There are two bottle cage mounts in the usual place of down tube and seat tube. The down tube mounts have three bolts for either a long cargo cage or varied bottle cage placement. There are also top tube mounts for a top tube “Bento box” bag. There are no fender mounts or additional rack mounts in the rear or on the fork.
The carbon fork has a tapered steerer tube 1 ⅛” to 1 ½” with a loose ball bearing headset. The axle-to-crown distance is 395mm and the fork has a 50mm rake. The blades are flat and asymmetric—the left blade with the flat-mount brake caliper is thicker—and the minimum rotor size is 140mm. Calculated trail with the 72.5-degree head angle with the 50mm fork offset and a 650b x 47mm tire is 56mm. This figure is the same with 700c x 30mm since the rolling diameter is the about the same.
The Exploro frameset is designed to fit 650b x 2.1″ or 700c x 40mm tires comfortably.
3T offers a lot of options for configuring the Exploro, with 9 different builds and 2 framesets. Some of the configurations are “Speed” models equipped with 700c wheels and narrower tires.
Our size L sample was the Exploro Team Force build with 650b wheels. At $4,200, it is the least expensive build.
The Exploro Team Force has a SRAM Force 1 drivetrain with a Force 1 carbon crank and a 42t X-Sync chain ring. The Force 1 rear derailleur shifts over the 11-speed 11-42t Powerglide cassette, giving a 1:1 low gear ratio. SRAM Force hydraulic flat mount calipers stop with Avid G3 Clean Sweep 160mm rotors front and rear.
The handlebar and stem are 3T aluminum, a 42 cm width bar combined with a 100mm stem on the size L bike. The 3T Apto Pro stem faceplate bolts hold the faceplate from the backside, making for a more aerodynamic arrangement. The bolts thread into a blind hole, so bolt length is critical to assure a tight handlebar should you lose the original bolts.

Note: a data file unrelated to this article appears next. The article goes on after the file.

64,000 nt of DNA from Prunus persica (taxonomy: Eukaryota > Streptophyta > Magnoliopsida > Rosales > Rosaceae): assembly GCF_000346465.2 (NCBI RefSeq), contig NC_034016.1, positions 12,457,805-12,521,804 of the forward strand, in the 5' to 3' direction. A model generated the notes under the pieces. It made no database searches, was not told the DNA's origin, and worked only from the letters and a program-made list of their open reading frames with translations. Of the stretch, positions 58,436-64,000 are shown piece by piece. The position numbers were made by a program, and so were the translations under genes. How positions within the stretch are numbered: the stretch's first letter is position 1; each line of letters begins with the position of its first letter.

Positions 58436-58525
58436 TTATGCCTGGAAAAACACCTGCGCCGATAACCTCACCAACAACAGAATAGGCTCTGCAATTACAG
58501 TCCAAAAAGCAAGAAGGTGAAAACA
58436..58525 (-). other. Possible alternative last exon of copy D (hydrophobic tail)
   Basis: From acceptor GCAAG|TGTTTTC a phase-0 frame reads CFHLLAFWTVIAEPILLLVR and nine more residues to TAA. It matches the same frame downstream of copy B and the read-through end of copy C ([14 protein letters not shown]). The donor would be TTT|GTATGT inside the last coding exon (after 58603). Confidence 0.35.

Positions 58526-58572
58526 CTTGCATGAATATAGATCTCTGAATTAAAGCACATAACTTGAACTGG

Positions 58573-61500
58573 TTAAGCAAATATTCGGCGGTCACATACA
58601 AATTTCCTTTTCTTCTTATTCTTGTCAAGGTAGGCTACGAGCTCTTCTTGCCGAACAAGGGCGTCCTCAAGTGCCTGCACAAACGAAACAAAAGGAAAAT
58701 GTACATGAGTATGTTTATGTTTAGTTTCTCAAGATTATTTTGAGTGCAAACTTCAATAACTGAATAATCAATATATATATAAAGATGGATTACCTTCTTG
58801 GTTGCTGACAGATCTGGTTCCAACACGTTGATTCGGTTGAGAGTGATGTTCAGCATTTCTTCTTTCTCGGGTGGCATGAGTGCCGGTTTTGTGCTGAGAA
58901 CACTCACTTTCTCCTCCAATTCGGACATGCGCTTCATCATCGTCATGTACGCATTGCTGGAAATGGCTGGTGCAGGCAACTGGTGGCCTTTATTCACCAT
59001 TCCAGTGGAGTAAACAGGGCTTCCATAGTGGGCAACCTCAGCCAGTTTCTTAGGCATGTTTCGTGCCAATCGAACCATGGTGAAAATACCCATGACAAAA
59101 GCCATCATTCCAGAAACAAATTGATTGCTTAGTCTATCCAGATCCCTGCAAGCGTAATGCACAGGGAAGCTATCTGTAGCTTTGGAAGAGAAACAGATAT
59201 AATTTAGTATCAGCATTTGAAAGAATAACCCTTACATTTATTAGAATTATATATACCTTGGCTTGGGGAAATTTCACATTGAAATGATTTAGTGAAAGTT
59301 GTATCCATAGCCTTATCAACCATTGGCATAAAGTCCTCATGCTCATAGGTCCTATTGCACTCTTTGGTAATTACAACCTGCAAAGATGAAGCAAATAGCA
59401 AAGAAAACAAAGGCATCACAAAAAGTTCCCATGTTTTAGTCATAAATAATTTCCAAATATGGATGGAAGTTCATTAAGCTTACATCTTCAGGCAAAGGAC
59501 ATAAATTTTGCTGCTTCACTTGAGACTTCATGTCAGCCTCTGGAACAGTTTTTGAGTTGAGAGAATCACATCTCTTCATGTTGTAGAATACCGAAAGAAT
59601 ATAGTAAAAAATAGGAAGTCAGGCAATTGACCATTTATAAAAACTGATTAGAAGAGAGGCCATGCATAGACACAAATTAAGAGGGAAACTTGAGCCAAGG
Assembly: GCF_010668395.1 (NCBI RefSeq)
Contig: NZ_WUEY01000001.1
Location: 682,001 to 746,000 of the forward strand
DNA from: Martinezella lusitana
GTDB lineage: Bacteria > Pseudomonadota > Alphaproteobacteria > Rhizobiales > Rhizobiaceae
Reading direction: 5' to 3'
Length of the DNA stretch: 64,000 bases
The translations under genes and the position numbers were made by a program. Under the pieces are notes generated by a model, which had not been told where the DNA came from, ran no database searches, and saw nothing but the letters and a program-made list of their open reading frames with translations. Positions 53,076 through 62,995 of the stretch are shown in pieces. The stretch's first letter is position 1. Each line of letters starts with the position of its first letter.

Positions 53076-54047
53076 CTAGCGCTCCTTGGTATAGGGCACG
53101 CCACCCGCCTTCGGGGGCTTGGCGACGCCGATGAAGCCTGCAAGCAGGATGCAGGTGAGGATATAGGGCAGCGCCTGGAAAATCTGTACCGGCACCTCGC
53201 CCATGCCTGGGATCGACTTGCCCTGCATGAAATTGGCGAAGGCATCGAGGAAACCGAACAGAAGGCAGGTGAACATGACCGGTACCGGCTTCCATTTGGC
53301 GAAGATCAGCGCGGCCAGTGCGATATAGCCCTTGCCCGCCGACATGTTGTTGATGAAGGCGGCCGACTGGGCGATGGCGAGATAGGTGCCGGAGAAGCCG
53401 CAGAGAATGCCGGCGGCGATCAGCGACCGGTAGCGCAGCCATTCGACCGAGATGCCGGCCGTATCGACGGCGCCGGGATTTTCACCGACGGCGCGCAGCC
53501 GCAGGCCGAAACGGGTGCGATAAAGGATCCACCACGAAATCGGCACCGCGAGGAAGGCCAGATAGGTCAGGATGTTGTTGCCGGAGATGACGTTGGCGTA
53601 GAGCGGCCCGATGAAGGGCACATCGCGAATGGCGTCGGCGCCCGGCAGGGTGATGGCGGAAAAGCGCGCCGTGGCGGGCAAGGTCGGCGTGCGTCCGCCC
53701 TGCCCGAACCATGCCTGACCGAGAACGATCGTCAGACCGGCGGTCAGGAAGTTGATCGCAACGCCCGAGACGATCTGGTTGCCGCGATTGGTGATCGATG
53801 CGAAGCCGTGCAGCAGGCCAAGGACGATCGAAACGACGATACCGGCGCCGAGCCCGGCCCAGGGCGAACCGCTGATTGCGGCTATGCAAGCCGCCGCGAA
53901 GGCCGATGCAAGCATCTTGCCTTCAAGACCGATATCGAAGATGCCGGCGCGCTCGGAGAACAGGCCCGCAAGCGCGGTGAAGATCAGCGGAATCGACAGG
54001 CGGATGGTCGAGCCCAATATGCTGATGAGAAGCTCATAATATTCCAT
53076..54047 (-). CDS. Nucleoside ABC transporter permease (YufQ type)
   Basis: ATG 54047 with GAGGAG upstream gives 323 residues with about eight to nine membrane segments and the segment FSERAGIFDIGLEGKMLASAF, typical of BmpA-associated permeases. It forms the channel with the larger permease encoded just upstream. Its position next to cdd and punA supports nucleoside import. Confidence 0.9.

The 3T carbon aero seatpost is unique to the Exploro with an aero-optimized design.
The Team Force build comes with 650b wheels. Our bike had 3T Discus Plus C25 650b aluminum tubeless clinchers that have a claimed weight of 1,685 grams. The Discus Plus C25 rim has a 24mm inner width and a 30mm outer width with asymmetric drilling to equalize spoke bracing angles. The 3T Discus hubs use 24 straight-pull, double-butted (2.0/1.8/2.0) spokes laced 2x for both front and rear wheels. Our build included WTB Byway TCS 650b x 47mm tires.
The 3T Exploro Team Force as we tested it is 20.2 pounds complete, 11.4 pounds without wheels. The retail price is $4,199.
Before discussing the ride of the 3T Exploro, it is worth noting the conditions under which I tested it. I live in California, so mixed-terrain riding includes rocky descents, some singletrack, fire roads and a decent amount of elevation change. These conditions might not be exactly what the aero Exploro race bike was designed to take on.
First ride impressions revealed a stiff frame with quick steering that responded to the slightest input. The stiffness of the Exploro is noticeable both in stand-up pedaling and over rough terrain. The stiffness helps overcome the heft of the bike and wheels to aid in climbing and acceleration. That adds appreciated liveliness to the ride.
The ultra-responsive steering was deleterious to ride quality when I hit any sections with large gravel or gnarly terrain. You can compensate with lower pressure in the wide tires, but that only helps so much, and more bounce or tire deflection adversely affects handling.
Aero section tubes and seatposts have adversely affected compliance in the road bike sector, and the design of the Exploro magnifies the effect off-road on rough surfaces. On steeper descents, the stiff ride of the 3T Exploro contributed to me descending long, bumpy descents without much confidence.
Quick steering and stiffness provide a racy feel during a short cyclocross race, but for long gravel rides with gear loaded up, those factors contribute to a ride that is more mentally and physically fatiguing.
Building bikes with 650b wheels to gain the room for a fatter tire is not new, and Vroomen helped popularize the approach with his designs of the Open Cycles U.P. and 3T Exploro. What we used to call monster cross has become the norm and the lines between a hardtail cross country mountain bike and cyclocross bike have blurred considerably.
With the Exploro, Vroomen tries to combine road bike geometry with mountain bike tires and I’m not sure it works for my terrain or type of riding. On the road, the 47mm tires felt a bit sluggish during accelerations primarily due to the weight of the wheel/tire package (not necessarily the width of the tire). If was to do more Midwest-style gravel races or off-road pack riding, the Exploro would likely be a fine choice.